Chick Lit 1860s-style

Another afternoon when I should be working, and chose to spend it in the company of M E Braddon, instead.  If you don’t know M E Braddon, you surely should.   One of the most prolific female authors of the 19th century, she published over 80 books, 3 of which are still in print.  Sensation Press have done their best to resurrect her thrillers, but there’s still another 77 texts which remain out of the reach of readers, unless you’re a member of the London or similar other university-quality library.

She writes thrillers about bigamous marriages, murders, headstrong female anti-heros (usually with that indication of Victorian female impropriety – red hair), and early female detectives.  The daredevil plots, destruction of families, suggestion of sexual impropriety and basic unruly ladies would be enough to make the scripts of “Dynasty” look like “Anne of Green Gables”.  I bought a cheap Wordsworth Classics version of it one day in Waterloo and decided to read the first page whilst waiting for a friend outside the Old Vic –  I stood there and read the first three chapters and finished it about three days later, having found it utterly un-put-downable.  Most of what Braddon does is from the standard sensation thriller genre and borrowed directly from Wilkie Collins – who remains the master at this type of literature (more of him later in this blog, I imagine).  Although it is obvious from the books that Braddon was writing and publishing very quickly – flinging out at least two thrillers a year for most of her career, that doesn’t stop it from being pleasurable.  In fact, the slight trash element of them is what makes her novels so much fun to read.  These novels were written to make the reader’s hair stand on end. If you want to find out how 1860s housewives got their kicks pour a strong tea, recline on the chaise longue and cop a load of Braddon.  Free to read on Google Books here:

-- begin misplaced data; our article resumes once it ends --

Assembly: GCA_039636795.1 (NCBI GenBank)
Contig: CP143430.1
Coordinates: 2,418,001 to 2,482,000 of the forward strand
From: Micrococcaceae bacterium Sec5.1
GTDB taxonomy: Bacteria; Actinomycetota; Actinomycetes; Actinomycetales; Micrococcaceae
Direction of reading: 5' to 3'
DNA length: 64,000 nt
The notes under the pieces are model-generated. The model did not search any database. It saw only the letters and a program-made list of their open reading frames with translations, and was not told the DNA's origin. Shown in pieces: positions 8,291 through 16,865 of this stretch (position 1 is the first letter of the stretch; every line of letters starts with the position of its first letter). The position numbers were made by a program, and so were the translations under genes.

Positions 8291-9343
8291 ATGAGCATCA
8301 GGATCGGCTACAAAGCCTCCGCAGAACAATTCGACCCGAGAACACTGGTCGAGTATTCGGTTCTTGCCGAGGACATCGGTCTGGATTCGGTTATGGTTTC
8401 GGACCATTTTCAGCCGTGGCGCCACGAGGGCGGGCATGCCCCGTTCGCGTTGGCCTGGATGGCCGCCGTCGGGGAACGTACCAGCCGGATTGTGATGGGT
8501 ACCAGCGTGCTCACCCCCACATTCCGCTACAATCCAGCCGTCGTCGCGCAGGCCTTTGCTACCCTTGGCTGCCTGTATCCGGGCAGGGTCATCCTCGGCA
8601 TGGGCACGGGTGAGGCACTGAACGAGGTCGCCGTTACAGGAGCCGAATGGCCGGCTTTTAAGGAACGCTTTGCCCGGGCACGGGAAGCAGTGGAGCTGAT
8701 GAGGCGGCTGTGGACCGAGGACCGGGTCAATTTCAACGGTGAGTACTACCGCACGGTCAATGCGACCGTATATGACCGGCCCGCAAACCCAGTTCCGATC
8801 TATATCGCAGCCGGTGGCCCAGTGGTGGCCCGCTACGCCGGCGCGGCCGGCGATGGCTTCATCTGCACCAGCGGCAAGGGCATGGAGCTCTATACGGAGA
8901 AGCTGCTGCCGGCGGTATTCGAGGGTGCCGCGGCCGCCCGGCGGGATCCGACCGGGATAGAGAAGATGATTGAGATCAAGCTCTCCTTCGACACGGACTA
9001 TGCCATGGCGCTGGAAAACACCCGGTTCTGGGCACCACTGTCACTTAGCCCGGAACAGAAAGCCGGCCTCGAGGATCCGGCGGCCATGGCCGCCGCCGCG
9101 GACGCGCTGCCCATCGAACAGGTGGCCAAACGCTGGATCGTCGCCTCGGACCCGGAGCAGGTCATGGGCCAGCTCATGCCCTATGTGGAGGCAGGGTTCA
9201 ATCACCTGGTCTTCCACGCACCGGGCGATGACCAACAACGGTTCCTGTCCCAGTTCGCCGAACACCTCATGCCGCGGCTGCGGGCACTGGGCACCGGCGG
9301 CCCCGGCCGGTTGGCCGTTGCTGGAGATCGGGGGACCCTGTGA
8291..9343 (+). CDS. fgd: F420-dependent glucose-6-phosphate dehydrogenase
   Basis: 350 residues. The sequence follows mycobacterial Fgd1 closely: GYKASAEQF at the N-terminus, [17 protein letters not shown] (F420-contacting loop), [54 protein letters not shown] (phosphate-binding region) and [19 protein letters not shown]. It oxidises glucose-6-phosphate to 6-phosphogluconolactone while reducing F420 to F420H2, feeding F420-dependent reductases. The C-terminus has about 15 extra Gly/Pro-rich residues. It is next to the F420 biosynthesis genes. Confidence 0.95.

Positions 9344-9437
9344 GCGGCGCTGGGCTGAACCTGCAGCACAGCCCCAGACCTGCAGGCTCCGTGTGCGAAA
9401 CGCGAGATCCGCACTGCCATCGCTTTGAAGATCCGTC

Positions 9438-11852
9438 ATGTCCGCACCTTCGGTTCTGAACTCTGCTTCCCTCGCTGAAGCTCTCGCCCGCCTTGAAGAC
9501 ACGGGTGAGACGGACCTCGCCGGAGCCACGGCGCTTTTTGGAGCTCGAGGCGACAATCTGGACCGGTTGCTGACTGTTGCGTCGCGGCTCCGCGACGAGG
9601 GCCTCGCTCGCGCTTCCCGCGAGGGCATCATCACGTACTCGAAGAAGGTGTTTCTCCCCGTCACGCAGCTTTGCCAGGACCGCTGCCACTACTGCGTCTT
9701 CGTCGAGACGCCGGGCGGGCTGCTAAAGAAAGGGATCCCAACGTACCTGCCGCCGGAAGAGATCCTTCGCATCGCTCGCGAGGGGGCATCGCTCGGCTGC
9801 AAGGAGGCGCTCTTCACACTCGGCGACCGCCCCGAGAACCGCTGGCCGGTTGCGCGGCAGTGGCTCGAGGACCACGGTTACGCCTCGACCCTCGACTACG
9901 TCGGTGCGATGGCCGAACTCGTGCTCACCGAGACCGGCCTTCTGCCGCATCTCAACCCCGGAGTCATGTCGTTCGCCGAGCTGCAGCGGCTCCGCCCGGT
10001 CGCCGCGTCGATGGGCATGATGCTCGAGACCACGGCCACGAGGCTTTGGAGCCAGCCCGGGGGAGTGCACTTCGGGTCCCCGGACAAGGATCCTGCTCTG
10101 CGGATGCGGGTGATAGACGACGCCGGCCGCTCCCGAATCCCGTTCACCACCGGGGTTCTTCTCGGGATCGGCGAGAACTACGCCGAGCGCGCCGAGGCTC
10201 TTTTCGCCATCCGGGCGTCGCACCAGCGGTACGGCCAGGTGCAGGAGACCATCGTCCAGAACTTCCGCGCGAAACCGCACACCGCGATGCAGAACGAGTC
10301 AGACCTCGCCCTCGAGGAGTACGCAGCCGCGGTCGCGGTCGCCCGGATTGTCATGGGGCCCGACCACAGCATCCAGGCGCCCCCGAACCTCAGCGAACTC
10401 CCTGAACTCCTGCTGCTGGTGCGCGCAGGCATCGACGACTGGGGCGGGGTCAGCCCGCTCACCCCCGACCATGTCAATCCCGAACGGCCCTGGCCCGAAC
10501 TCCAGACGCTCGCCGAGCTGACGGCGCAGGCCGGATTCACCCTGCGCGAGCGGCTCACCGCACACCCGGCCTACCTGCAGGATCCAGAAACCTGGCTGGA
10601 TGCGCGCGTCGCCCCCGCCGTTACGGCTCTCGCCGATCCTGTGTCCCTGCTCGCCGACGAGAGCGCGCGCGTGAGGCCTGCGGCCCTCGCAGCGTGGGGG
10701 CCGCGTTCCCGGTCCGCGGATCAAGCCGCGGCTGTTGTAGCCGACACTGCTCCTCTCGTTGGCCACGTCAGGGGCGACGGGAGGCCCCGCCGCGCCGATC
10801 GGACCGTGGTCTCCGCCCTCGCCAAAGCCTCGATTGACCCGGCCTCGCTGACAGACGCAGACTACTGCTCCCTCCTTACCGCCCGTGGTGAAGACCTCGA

2 responses to “Chick Lit 1860s-style

  1. Pingback: Normal service is resumed « THE LONDON BLUEBIRD

  2. Pingback: How did you get here? « THE LONDON BLUEBIRD

Leave a Reply

Fill in your details below or click an icon to log in: Logo

You are commenting using your account. Log Out /  Change )

Google photo

You are commenting using your Google account. Log Out /  Change )

Twitter picture

You are commenting using your Twitter account. Log Out /  Change )

Facebook photo

You are commenting using your Facebook account. Log Out /  Change )

Connecting to %s